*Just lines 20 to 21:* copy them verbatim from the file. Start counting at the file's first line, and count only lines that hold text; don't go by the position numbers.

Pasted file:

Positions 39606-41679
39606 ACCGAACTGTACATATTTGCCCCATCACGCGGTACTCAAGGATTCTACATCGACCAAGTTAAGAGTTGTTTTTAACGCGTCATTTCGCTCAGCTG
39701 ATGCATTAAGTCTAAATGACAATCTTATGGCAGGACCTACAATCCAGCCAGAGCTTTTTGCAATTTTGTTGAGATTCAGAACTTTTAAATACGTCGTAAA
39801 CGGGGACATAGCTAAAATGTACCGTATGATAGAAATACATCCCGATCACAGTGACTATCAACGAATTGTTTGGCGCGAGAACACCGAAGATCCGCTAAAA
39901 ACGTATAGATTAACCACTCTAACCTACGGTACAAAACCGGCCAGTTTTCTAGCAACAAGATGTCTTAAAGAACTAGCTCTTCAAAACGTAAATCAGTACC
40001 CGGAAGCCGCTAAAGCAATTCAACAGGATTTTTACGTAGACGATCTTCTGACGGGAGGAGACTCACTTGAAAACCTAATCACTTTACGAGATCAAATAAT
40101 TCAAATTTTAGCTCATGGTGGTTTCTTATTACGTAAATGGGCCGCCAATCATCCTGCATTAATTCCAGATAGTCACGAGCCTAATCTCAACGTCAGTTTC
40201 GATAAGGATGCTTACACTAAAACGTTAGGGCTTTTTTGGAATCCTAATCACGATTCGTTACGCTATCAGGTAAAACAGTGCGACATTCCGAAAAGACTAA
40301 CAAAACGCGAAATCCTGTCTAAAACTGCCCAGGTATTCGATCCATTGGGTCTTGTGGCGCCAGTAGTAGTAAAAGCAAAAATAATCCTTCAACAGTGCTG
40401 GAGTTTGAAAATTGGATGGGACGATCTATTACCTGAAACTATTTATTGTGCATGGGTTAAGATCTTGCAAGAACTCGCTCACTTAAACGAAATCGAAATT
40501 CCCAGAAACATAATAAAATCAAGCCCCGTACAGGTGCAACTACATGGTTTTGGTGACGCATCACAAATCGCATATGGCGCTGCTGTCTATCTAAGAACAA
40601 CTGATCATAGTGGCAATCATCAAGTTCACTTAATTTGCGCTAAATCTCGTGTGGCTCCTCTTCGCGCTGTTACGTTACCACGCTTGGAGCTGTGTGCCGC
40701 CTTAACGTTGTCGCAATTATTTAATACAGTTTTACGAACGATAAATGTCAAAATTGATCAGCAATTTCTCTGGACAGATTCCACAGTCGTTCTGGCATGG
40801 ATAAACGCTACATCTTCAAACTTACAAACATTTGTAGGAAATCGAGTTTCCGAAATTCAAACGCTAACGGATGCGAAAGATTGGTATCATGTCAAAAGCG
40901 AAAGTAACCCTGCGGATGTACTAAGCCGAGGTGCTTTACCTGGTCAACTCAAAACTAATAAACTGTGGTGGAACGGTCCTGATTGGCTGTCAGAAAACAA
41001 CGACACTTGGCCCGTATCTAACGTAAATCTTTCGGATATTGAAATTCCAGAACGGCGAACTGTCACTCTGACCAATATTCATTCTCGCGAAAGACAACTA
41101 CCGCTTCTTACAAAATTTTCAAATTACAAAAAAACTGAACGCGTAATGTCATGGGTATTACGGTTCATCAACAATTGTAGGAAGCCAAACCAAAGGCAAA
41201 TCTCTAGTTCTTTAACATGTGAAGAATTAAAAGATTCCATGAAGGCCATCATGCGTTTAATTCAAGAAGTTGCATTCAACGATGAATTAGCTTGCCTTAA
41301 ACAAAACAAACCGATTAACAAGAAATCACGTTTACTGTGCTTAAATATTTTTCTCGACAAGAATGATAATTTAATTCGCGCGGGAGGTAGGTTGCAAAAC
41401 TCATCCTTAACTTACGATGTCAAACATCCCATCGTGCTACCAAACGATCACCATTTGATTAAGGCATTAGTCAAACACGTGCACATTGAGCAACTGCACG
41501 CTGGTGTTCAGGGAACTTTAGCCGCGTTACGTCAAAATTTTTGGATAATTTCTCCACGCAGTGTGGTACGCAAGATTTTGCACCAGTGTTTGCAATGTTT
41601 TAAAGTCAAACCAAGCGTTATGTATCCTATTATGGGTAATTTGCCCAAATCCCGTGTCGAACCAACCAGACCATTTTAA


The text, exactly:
41401 TCATCCTTAACTTACGATGTCAAACATCCCATCGTGCTACCAAACGATCACCATTTGATTAAGGCATTAGTCAAACACGTGCACATTGAGCAACTGCACG
41501 CTGGTGTTCAGGGAACTTTAGCCGCGTTACGTCAAAATTTTTGGATAATTTCTCCACGCAGTGTGGTACGCAAGATTTTGCACCAGTGTTTGCAATGTTT